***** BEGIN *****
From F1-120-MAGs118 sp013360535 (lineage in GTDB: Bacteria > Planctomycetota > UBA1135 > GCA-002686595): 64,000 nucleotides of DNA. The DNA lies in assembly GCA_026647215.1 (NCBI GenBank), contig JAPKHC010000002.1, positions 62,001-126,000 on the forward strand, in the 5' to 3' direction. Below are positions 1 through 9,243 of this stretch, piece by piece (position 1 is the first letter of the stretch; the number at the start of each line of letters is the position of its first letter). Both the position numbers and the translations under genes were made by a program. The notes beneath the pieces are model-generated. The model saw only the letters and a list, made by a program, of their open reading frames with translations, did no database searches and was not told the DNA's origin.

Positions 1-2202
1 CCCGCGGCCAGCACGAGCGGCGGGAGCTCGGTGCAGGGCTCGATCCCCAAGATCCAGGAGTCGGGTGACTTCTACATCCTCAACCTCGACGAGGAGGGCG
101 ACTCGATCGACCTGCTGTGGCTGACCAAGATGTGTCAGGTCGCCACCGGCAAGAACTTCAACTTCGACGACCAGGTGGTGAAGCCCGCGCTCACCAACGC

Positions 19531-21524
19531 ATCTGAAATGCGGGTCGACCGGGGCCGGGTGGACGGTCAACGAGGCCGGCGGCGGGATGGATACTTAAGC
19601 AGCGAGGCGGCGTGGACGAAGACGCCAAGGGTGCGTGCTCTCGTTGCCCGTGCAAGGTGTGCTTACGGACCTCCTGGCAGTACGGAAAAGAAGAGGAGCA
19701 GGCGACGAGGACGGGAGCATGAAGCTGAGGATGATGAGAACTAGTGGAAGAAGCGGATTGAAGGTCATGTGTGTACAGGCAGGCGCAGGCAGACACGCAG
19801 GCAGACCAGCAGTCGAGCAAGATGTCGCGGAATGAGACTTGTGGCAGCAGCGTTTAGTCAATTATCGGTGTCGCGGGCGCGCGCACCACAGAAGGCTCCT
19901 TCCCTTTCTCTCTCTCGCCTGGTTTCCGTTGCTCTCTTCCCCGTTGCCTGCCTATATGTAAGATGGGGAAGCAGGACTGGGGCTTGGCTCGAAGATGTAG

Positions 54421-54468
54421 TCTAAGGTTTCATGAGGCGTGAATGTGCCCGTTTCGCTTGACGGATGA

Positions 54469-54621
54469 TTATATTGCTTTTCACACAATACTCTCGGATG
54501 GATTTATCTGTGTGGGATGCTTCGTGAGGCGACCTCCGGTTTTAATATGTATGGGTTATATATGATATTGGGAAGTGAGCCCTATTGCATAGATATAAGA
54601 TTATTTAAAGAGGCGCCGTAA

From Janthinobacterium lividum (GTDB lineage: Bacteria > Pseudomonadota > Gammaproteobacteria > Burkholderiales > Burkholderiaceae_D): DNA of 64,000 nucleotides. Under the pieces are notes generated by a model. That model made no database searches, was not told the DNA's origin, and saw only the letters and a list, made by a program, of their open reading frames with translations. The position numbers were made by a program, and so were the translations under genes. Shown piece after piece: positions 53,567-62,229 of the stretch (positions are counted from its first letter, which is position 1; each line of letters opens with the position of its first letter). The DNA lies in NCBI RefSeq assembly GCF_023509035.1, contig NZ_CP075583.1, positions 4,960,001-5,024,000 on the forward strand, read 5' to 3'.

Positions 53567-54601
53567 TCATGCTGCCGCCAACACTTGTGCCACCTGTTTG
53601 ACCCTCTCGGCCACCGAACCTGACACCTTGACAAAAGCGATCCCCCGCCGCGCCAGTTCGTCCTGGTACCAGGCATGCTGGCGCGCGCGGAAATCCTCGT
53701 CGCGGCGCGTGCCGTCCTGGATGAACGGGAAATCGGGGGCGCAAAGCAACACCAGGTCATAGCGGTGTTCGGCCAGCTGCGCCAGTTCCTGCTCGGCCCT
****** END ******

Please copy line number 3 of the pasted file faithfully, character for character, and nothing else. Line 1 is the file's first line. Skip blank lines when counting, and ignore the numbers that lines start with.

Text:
1 CCCGCGGCCAGCACGAGCGGCGGGAGCTCGGTGCAGGGCTCGATCCCCAAGATCCAGGAGTCGGGTGACTTCTACATCCTCAACCTCGACGAGGAGGGCG